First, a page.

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From "David P. Caldwell" <>
Subject Re: Can Tomcat act as an HTTPS proxy?
Date Thu, 19 Jan 2017 17:21:49 GMT

Good questions, I'll try to clarify.

1. The backend server serves files via HTTPS. (I control this, and may
switch it to HTTP; see below.)

2. The proxy server has an HTTPS connector like this (but under my
initial solution I wasn't thinking I should use it).

var _https = new;
var hport = (p.https.port) ? p.https.port : getOpenPort();
_https.setAttribute("keyAlias", "tomcat");
_https.setAttribute("keystorePass", "inonit");
_https.setAttribute("keystoreFile", file.toString());
_https.setAttribute("clientAuth", "false");
_https.setAttribute("sslProtocol", "TLS");
_https.setAttribute("SSLEnabled", "true");

I can connect to this HTTPS connector with my client (as long as I
disable the various SSL security checks, given that this is a
self-signed certficate).

3. The proxy server also has an HTTP connector, the one that is the
default when using the embedded API. It changes the port number on it
to an open ephemeral port, changes the base directory to a temporary
directory, adds a context and configures servlets and so forth (it's
part of a framework, so it's generalized; in the case I'm working on,
it's adding a single servlet that basically forwards requests to the

4. The purpose of all this rigamarole is mocking. The production
third-party environment uses HTTPS, and I do not control it. I've
built a fine HTTP mock of the production environment. But as you can
imagine, when developing my production code (clients that use the
production server), a bunch of parameterization creeps in. Basically
"protocol" gets passed all over the place, lots of configuration files
get pre-processed, and so forth, so that the code works in the mocked
HTTP-only environment as well as in real life. I'd like to get rid of
some or all of that parameterization, to simplify my production code,
so I decided to see whether I could build an HTTPS mock of the
environment. The purpose of the middle proxy server is essentially to
remove the need to also parameterize server names and stuff. (The
client code requests real production URLs, but because they are
proxied through the middle tier, the middle tier can forward the
requests to the mock server.)

So I think what I want to do is have that middle tier's HTTP connector
pass HTTPS requests from the client through to the backend HTTPS

For what it's worth, with some additional research, it looks like
what's happening is that the various mechanisms I am attempting to use
to "proxy" (tunnel) these requests are using a CONNECT request to
Tomcat, which is returning a 400. I think. I haven't been able to
catch it in the act.

However, for my situation, explaining it to you suggests a different
solution -- since I have my Tomcat "middle" server with an HTTPS
connector, and that is working, I am also going to experiment with
using HTTPS to communicate with the middle, and then switch the back
end to HTTP. I'm not sure that'll help (because I'm not sure how I can
implement the "direct all HTTPS requests to this host/port" without
the Java client attempting to establish a tunnel) but I'll explore it.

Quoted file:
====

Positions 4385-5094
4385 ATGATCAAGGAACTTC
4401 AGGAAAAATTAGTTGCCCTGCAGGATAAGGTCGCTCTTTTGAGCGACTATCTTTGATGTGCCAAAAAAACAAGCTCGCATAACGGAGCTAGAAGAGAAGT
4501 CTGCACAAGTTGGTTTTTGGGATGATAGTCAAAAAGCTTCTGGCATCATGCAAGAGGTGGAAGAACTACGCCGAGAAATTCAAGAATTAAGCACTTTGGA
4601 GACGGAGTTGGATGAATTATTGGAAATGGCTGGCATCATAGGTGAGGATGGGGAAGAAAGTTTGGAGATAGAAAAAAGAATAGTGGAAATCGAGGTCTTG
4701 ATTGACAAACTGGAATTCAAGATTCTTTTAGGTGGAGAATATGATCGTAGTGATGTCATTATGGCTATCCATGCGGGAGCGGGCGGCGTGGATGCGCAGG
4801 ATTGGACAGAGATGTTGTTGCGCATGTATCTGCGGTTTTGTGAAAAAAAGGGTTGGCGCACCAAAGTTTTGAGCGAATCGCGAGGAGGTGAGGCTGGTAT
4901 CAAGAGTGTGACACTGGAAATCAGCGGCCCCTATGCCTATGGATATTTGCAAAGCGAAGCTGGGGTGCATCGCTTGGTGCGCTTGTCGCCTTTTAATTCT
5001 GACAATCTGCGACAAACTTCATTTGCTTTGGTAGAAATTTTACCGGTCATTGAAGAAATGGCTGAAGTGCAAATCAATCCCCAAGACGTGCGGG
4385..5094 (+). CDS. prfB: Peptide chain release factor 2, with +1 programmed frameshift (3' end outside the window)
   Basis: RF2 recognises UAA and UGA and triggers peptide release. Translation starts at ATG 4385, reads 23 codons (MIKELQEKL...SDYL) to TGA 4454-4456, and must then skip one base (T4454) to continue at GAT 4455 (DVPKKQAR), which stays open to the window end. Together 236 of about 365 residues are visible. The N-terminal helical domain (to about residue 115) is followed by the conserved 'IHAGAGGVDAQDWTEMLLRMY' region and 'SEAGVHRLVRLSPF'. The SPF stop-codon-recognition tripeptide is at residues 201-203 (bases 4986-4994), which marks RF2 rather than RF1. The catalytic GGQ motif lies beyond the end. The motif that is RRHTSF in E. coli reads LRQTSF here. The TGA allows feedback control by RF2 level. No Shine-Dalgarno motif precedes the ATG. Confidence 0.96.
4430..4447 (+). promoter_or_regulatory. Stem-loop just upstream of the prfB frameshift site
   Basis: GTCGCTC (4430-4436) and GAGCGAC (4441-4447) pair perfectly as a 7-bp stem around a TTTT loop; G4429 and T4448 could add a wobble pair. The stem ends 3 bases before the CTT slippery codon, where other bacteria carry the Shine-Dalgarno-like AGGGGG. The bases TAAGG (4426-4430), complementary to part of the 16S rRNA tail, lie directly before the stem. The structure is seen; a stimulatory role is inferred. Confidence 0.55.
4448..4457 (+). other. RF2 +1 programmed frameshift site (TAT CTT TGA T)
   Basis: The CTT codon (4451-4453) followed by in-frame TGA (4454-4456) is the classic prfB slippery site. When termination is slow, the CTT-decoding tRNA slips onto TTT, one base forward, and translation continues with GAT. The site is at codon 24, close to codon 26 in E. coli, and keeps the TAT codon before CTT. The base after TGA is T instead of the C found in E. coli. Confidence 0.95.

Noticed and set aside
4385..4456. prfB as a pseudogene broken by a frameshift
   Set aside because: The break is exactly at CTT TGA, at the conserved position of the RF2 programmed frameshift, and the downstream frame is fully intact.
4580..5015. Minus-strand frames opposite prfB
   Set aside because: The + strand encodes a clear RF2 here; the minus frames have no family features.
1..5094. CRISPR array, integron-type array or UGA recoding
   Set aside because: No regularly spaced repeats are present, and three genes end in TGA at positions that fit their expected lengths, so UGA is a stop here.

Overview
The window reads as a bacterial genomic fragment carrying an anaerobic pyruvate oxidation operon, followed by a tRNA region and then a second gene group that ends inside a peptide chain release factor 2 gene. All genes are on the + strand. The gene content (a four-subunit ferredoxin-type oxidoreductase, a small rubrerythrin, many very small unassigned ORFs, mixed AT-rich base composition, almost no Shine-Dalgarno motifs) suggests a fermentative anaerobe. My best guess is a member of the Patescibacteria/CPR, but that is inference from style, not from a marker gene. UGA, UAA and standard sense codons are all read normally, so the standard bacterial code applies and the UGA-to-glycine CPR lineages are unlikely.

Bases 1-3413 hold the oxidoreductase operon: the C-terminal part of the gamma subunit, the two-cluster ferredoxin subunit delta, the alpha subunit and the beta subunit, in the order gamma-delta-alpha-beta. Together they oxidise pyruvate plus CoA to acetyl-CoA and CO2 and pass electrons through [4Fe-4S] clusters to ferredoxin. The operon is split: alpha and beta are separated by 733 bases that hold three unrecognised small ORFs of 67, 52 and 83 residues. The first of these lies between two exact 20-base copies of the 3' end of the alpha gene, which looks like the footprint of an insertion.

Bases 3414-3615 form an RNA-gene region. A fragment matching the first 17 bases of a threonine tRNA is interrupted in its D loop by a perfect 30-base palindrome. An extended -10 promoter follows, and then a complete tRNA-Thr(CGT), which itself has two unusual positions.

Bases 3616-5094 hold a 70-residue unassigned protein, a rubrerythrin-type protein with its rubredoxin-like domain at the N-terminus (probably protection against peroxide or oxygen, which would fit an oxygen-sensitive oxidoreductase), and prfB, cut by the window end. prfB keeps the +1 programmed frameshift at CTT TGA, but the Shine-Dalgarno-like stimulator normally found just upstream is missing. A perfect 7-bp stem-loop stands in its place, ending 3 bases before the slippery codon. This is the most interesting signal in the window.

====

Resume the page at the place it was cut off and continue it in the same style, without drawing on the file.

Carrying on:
-- David.

On Thu, Jan 19, 2017 at 11:42 AM, Christopher Schultz
<> wrote:
> Hash: SHA256
> David,
> On 1/19/17 10:38 AM, David P. Caldwell wrote:
>> I'm trying to forward HTTPS requests through a Tomcat HTTP (or
>> HTTPS) server to a backend HTTPS server.
>> The requests are initiated by a Java HTTP client
>> (
>> So I have:
>> backend HTTPS server (which works) Tomcat server running HTTP and
>> HTTPS connectors Java HTTPUrlConnection, using Tomcat HTTP
>> connector as a proxy
>> The Java client can successfully:
>> * use the backend HTTPS server directly * use the Tomcat HTTP
>> connector * use the Tomcat HTTPS connector
>> For my scenario, I think using the HTTP connector to proxy is
>> correct, though I've also tried using the HTTPS connector.
>> I'm not an expert on SSL or HTTPS. The HTTPS connector doesn't
>> work, but my understanding is that using it doesn't make sense; the
>> trust relationship is end-to-end, so you'd use ordinary HTTP to
>> proxy in between. It ends up with an unexpected EOF from server or
>> something.
>> Assuming the HTTP connector is the right one to use, here's my
>> problem: Tomcat returns a 400 Bad Request when I attempt to request
>> an https: URL via an ordinary HTTP request to the HTTP connector.
>> Conceptually, it seems like this ought to be fine, to me, but as I
>> said, my understanding of the concepts is a bit murky, so I might
>> be wrong.
>> Am I on the right track? If so, is there something configurable
>> that will allow those requests to be forwarded rather than
>> rejected?
> So you've got this?
> client -- HTTP --> Tomcat proxy -- HTTPS --> backend server
> ?
> Or this?
> client -- HTTPS --> Tomcat proxy -- HTTP --> backend server
> ?
> Please post as much of your configuration (<Connector>, proxy) as you ca
> n.
> Also, what is the purpose of the HTTPS wherever it is being used? It
> is for privacy or for authentication (or both)?
> - -chris
> Comment: GPGTools -
> Comment: Using GnuPG with Thunderbird -
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> EPPtfY44QI4Jq3SwTLCr
> =938w
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